It was a week of trains. First, there was the train near vast tracks of frozen farmlands that I watched from my car window. It was red, and then black, and then a host of different colors as box cars followed. It puffed and chugged its way through the Minnesota landscape, while I crept slowly along a parallel ice covered road, wheels slipping and following a path other than that I was setting for them with the steering wheel. The train was a bright spot of color amid all that white. It seemed so warm for one for whom winter has been so long.
Then there was the notice of my nomination for a Pushcart for what is only the third creative essay I have ever published, titled “The Memory Train,” followed shortly by the train in the story of Amtrak’s first writer’s residency.All of these made me think of my first time riding the train as an adult, which was also on my first (and so far only trip) abroad.
My first time riding on a train as an adult was in France. It was a short trip, and was little different from riding the Metro like I would do during the rest of my time in Paris, except that one rolled through dark tunnels while on the other I could see sky. The first time I rode a train in the U.S., from Chicago to D.C., it reminded me of this earlier experience, not because they were both trains, but because when riding to D.C. from Chicago I felt as though I was in a foreign country where I spoke little of the language once again. There was a kind of solitude in riding the train similar to that I’d experienced when wandering that foreign city.
In Paris, I hardly spoke or was spoken to except when with my school group, though I didn’t mind this lack of physical conversation. The city itself was speaking to me and I was doing my best to listen. I filled my eyes with architecture and art, my belly with carrots peeled by pocketknife or a bowlful of mussels cooked in wine, each day a new something baked and purchased from the patisserie, each day a new something through my camera lens. I was learning the language of a city, but I wasn’t learning French.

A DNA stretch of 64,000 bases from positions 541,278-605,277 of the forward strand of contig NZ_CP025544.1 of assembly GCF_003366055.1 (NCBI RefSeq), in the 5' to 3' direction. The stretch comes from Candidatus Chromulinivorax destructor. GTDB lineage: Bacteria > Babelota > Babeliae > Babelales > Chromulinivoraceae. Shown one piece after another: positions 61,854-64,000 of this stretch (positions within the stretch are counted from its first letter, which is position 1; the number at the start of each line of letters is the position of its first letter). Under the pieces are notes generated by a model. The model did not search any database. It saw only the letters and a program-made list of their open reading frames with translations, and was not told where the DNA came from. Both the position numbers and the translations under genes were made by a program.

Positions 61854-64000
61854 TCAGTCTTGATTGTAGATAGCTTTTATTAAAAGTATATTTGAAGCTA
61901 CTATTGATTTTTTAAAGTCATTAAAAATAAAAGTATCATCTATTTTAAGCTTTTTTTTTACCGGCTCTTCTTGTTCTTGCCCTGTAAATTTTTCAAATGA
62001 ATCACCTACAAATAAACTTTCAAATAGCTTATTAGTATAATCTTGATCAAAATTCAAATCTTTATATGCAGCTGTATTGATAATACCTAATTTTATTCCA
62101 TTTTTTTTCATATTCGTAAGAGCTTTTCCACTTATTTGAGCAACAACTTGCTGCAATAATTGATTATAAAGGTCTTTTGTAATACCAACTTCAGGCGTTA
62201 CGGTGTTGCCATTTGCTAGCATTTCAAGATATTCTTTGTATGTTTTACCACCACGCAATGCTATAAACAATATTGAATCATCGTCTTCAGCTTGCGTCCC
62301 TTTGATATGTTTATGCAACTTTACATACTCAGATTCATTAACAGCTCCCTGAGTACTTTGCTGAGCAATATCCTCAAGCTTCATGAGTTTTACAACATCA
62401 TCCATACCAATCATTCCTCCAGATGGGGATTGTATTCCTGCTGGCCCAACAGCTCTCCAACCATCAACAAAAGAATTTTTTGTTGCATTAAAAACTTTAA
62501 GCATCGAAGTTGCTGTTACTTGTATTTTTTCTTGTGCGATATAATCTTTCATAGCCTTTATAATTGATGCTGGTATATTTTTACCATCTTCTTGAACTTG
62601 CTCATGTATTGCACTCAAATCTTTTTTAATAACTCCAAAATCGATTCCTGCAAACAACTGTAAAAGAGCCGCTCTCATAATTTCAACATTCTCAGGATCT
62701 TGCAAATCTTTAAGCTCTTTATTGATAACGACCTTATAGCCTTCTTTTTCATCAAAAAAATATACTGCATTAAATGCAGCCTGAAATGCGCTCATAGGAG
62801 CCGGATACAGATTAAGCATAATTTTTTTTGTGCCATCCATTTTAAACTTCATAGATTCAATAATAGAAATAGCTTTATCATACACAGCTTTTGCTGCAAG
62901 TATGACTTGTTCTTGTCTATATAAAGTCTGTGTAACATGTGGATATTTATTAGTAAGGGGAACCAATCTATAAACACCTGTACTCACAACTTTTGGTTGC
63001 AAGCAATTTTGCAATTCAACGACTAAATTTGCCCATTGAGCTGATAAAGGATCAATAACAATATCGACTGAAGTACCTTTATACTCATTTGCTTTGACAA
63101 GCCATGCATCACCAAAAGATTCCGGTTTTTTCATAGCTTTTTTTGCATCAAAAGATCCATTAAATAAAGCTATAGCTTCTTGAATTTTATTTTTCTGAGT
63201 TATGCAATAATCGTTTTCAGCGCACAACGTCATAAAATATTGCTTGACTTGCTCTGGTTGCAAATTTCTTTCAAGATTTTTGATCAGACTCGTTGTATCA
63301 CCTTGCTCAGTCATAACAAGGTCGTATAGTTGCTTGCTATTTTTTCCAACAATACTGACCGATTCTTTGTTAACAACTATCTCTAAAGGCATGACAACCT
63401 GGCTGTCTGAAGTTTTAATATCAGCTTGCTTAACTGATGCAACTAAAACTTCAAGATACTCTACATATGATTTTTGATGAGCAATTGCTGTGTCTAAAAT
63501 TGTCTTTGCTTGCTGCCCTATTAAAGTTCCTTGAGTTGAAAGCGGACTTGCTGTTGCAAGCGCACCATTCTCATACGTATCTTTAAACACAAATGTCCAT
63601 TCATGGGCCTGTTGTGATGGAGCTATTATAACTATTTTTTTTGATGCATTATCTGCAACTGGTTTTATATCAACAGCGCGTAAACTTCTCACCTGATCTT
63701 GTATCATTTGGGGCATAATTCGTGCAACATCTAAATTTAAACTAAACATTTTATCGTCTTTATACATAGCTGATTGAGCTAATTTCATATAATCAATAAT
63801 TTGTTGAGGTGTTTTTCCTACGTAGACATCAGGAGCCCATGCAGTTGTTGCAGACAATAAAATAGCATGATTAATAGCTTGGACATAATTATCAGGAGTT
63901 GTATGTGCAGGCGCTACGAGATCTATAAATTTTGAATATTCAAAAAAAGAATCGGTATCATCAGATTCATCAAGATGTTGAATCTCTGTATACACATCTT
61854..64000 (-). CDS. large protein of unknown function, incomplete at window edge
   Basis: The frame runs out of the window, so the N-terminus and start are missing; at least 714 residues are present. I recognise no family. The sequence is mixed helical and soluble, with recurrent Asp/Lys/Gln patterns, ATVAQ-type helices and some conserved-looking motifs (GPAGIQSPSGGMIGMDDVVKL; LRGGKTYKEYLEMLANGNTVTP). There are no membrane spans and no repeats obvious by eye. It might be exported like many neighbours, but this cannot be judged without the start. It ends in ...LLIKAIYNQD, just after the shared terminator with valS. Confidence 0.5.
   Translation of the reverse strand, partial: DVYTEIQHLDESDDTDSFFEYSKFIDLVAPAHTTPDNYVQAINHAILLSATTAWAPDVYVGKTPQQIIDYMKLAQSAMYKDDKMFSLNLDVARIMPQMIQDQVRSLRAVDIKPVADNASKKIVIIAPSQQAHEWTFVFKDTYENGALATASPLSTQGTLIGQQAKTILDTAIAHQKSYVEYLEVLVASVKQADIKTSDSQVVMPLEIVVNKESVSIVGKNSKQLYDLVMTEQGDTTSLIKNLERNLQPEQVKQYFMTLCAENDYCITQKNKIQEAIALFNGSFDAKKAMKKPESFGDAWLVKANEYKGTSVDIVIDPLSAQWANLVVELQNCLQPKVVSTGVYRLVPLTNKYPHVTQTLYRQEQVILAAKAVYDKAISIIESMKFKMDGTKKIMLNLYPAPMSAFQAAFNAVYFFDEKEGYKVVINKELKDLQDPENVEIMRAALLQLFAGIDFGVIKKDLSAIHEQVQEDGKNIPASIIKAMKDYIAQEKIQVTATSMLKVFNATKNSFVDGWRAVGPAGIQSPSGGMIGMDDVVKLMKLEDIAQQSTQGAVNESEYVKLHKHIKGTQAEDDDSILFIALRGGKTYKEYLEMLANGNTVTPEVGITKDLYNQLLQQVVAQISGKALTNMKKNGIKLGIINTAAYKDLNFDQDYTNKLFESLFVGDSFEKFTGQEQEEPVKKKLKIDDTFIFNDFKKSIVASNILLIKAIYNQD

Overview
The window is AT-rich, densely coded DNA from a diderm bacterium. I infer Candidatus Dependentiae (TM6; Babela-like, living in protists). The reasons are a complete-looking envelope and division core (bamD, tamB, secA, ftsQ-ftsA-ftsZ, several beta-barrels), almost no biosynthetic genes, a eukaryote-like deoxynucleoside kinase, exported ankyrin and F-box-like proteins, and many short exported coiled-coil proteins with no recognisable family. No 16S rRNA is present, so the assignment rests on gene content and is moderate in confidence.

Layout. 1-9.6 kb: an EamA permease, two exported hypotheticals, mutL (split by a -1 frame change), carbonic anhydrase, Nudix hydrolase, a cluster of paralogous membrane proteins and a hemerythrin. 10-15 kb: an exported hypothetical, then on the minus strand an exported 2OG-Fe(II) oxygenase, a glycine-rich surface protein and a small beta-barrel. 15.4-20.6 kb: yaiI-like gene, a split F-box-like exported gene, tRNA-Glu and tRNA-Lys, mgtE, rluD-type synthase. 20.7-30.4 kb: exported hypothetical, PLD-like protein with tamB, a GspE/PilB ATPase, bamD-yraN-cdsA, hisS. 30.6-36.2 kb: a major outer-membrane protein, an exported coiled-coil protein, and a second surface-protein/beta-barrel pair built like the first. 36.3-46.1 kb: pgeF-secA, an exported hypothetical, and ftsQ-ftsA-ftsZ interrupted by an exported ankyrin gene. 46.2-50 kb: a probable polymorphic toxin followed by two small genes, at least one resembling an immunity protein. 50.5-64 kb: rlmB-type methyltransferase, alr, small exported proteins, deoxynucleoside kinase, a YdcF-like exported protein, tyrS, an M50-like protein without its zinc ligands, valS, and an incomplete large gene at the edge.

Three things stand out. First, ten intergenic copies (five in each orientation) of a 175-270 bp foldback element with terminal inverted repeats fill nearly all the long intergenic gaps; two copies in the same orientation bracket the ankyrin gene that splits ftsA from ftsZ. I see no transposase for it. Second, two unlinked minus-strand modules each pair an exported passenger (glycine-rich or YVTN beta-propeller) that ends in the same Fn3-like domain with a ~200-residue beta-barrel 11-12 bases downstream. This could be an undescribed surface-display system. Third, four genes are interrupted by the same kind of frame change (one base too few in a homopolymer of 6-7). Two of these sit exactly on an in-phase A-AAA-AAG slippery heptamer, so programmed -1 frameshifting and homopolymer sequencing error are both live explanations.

When I rode the train from Chicago to D.C. and then later back again, it was like being in a new country because the train felt isolated from the places it drove through. There was no Internet access, no cell phone service. I ate with new people at each meal in the dining car, passed through cities without stopping, watched hills rise and fall past the windows, passed small towns of new architecture unfamiliar to my Midwestern eyes. It was beautiful, like learning the shapes of Paris, though a different kind of beauty. It was that of houses weathering time and loneliness. It was the beauty of survivors, of the industrious. It was a sparse beauty, cohabitating with the wildness of trees and difficult weather. But like the beauty of Paris, it wasn’t my language being spoken.
Still, I would like to learn the language of those lands the way I have learned my own lands through all the miles covered in my car. I would like to learn to speak the language of those empty spaces. I would like to like to speak of hills and of other lakes. Of mercantile shops in little towns with far flung neighbors and white painted houses. I would like to speak the language of wildness. And I would like to learn it on a train.